Women's Month News

#WomensMonth: Former Mrs South Africa Nicole Capper joins Humanz

Former Mrs South Africa 2018, Nicole Capper, has joined the Humanz team as the new vice president of sales for Africa. A pharmacist by profession, she also has a qualification in operations management and strategic communications.
Nicole Capper, new VP of sales at Humanz. Source: Supplied.
Nicole Capper, new VP of sales at Humanz. Source: Supplied.

Capper who started exploring the marketing field when she became Mrs South Africa, believes that her new role allows her use the skills and experience she has from various industries, to support the company’s strategic objectives across markets in Africa.

What interested you in a sales role?

I don’t see myself as a salesperson and this is the greatest value I bring to the table. My greatest skill has always been bringing brands, people, and opportunities together to create a synergistic environment for achieving goals and business objectives, whilst ensuring that everyone walks away from an interaction having achieved more value than when they walked in the door. I believe sales are the same.

Why did you decide to join Humanz?

For me, my highest priorities are doing what I love and adding value. Humanz checks both those boxes. I am working in my niche and doing what I love. The team culture is phenomenal: both myself and the team at Humanz have the same common goal of creating a more transparent and synergistic andscape for brands and creators, and it creates a unity not frequently found at many companies. This unity extends to the client partners we engage with and was an initial attraction for me in joining the team.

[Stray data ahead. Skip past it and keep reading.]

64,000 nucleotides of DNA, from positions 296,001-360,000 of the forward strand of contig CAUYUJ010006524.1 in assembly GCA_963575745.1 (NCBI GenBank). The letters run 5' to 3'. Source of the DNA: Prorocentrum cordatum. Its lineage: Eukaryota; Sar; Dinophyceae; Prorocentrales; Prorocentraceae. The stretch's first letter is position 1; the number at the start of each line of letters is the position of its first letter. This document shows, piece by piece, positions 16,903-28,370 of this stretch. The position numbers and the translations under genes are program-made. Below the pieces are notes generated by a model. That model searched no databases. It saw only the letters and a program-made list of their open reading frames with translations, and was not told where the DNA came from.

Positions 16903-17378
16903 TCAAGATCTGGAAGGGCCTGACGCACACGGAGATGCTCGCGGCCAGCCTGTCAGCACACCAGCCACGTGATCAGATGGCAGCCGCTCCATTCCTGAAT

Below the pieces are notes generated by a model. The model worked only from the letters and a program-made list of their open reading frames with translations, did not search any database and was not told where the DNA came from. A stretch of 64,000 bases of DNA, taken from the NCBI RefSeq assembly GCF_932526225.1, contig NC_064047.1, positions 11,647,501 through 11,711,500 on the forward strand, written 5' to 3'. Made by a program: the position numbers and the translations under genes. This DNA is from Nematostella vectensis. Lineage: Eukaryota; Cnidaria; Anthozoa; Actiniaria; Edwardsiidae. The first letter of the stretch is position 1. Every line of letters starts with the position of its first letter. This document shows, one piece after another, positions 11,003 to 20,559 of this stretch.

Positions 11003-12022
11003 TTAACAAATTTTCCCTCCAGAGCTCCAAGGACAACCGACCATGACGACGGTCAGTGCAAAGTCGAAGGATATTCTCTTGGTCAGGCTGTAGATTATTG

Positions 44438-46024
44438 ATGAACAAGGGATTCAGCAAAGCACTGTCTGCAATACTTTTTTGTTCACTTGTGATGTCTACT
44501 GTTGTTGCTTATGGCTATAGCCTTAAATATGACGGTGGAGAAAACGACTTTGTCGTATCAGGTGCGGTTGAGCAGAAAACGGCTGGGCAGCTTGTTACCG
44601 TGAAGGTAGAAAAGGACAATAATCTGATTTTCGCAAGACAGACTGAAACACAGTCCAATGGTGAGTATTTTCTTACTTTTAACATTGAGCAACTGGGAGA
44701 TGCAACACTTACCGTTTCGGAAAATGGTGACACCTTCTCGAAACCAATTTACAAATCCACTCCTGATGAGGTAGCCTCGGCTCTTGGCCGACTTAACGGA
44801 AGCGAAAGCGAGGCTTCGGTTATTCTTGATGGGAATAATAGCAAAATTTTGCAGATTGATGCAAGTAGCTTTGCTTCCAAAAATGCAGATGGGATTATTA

What do you plan to do in this role?

I want to cultivate harmony in the market by carving out a healthy space for brands and creators. I also want to invite agencies to be part of this deliberate process. We all need to ensure that the influencer marketing arena builds brand safety as well as nurtures creator growth. A place where everyone wins. We do not have competitors in the market - we only have partners.

Why is influencer marketing important?

Influencer marketing is ultimately word-of-mouth referral (the most powerful form of marketing still) but communicated through trusted and well-loved channels - creators - in ways that their audience relates to optimally. It’s authentic even if it’s paid for because successful creators only speak from their hearts. This means that they find the real benefits of products or services that resonate with their followers.

Influencer marketing gives a target audience the chance to get to know a brand’s story. It is not limited to static images or copy - it allows storytelling. This is one of the first steps in building long-term relationships with any audience.

There is magic in association. Synergistically connecting brands and humans together has the advantage of elevating both parties. When brands partner with quality influencers who produce quality content their voice is amplified in the market. This means they get to cut through the chatter online and grow into a leading authority in their industry. In the same way, the creators elevate their status by working with aligned brands.